By Jennifer Sass Ph.D. Senior Scientist, Natural Resources Defense Council

A guest blog in the Alternative Perspectives on Technology Innovation series

We need make sure that harmful or untested nano-scale chemicals are not manufactured or commercialized in ways that may lead to human exposures or environmental releases. I know, I know, I sound like a Luddite. Well, I’m okay with that.

The Luddites were an organized social movement of skilled textile artisans that gained notoriety in early 19th century Britain for their protestations against mechanized weaving looms. The Luddites correctly predicted that their jobs would be replaced by industrial factories, cheap labor, and dehumanizing working conditions.

The term Luddite or Neo-Luddite is now a disparaging tag slapped on anyone that opposes new technologies. But the socioeconomic and geopolitical impacts associated with such changes – the real concern of the original Luddites – are rarely adequately addressed.

Is there a role for technology in progressive social movements? Sure.

It wasn’t until the mechanization of cotton harvesting in the 1980’s that Missouri Mississippi enacted compulsory education laws. New technology meant children were no longer needed in the field.

Lead wasn’t forced out of auto fuel when it was shown to destroy kid’s brains (known by the 1920s). It was removed when it was found to destroy catalytic converters introduced in the mid-1970’s. Technology not only saved future generations from leaded gasoline, but it reduced other harmful pollution from auto exhaust.

Nano-scale chemicals, intentionally designed to take advantage of unique properties at the small scale, are already offering social benefits, but at what costs?

Traditional treatment of hazardous waste sites is predominantly done with technologies such as carbon adsorption, chemical precipitation, filtration, steam, or bioremediation. Nanoremediation (can you believe there is already a new word for this?) can mean treatment with nanoscale metal oxides, carbon nanotubes, enzymes, or the already popular nanoscale zero-valent iron. The advantage is that the nano particles are more chemically-reactive and so may be designed to be more effective with less material. (see for example “Nanotechnology and in Situ Remediation: A Review of the Benefits and Potential Risks” by Karn et al., Environ. Health Perspect. 117, pp1823-1831. PDF,  1.2 MB)

But, what happens to the nanoparticles in the treated groundwater once they’ve completed their intended task? Do they just go away? Poof?

Carbon nanotubes are 100 times stronger than steel and six times lighter. Research to weave them into protective clothing is already underway, although nothing is on the market yet. Wearing a nano-carbon vest could make our soldiers bullet-proof, stab-proof, and still be light-weight.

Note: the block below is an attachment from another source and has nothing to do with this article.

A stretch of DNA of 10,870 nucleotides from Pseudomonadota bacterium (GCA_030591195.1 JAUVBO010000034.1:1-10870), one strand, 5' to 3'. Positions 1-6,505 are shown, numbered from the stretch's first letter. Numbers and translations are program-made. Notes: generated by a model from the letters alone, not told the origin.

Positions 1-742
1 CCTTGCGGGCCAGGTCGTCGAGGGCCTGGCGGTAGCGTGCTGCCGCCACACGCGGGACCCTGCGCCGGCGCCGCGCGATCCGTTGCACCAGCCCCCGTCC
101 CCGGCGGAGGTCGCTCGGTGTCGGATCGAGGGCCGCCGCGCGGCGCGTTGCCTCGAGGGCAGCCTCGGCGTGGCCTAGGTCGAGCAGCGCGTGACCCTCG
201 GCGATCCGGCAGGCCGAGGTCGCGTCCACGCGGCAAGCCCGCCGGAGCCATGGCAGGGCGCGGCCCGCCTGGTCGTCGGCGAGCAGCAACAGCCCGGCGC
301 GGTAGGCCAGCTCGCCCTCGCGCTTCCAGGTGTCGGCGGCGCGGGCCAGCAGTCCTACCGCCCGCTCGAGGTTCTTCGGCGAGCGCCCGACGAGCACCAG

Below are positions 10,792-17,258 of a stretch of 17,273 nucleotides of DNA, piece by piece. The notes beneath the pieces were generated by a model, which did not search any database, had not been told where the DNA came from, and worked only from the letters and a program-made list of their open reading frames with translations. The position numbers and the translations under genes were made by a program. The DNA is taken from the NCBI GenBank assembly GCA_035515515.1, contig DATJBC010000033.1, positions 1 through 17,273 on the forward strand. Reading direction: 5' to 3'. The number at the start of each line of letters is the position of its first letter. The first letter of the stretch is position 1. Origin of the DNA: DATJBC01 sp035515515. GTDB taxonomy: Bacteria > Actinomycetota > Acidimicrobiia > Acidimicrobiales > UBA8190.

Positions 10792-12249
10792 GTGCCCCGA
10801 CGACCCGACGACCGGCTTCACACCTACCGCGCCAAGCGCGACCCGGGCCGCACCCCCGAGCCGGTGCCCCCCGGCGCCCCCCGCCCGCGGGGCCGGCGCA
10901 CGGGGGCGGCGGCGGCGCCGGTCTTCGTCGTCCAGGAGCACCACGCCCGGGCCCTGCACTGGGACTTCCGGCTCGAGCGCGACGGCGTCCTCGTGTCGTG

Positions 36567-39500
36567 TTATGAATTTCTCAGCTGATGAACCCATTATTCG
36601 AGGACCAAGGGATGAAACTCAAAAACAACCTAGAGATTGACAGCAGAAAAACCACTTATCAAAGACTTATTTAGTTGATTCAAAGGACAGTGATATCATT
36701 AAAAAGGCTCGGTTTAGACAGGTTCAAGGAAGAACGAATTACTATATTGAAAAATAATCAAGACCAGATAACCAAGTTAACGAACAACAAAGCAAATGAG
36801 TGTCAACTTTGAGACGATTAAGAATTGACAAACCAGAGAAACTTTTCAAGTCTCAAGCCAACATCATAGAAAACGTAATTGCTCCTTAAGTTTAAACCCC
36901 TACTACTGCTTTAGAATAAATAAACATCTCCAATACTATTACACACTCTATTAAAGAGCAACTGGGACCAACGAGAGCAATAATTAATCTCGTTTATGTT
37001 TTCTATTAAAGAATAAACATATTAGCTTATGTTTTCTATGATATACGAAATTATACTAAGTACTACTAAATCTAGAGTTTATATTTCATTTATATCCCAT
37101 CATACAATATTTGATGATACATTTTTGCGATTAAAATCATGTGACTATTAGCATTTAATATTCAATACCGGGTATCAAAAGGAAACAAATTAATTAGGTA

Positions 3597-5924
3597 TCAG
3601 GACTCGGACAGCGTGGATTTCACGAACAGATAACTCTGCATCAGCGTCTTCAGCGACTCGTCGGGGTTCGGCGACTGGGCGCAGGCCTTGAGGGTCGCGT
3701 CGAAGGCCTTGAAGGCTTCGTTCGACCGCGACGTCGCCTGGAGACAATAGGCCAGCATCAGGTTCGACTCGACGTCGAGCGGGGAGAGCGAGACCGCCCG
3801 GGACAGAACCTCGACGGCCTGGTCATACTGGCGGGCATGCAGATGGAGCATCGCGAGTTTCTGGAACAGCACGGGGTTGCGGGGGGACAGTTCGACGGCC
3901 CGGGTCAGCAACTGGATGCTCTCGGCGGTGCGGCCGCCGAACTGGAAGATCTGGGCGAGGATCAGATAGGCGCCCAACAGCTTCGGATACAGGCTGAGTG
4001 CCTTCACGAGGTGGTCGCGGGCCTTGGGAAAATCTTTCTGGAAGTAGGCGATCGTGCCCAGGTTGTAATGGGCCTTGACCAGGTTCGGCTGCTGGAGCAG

But, what happens when the nanotubes are freed from the material, such as during the manufacturing of the textiles, fabrication of the clothing, or when it is damaged or destroyed in an explosion? Breathable nanotubes can be like asbestos fibers, causing deadly lung diseases.

If nano-scale elements are used extensively in electronics and computers, does this mean that most of the hazardous exposures associated with manufacturing and end-of-life stripping will fall to workers in the global south, whereas most of the advantages of improved technology will be reaped by the global north?

I’m not against new technologies per se. In fact, as a scientist I favor innovation. I love cool new stuff. But, will it make jobs more hazardous? Will it contaminate the environment? Will it contribute to social and economic injustices by distributing the risks and benefits unequally?

Let’s take some time to consider a thoughtful Luddite perspective by putting the brakes on applications of nano-scale chemicals that are untested, unsafe, unnecessary, or just unwise.

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Dr. Sass is a Senior Scientist in the Health and Environment program of the NRDC, an environmental non-profit organization. She oversees the U.S. government regulations of industrial chemicals and pesticides, and assesses the data underlying the regulatory decisions. Dr. Sass is well versed in the health sciences, with degrees in Anatomy and Cell Biology, and Toxicology, and has published over three dozen articles in peer-reviewed journals. Dr. Sass has presented testimony in the U.S. Congress and participated in U.S. government scientific advisory committees and the National Academies. She collaborates with scientists in the U.S. and internationally, working towards regulations that are as protective as possible of human and environmental health.

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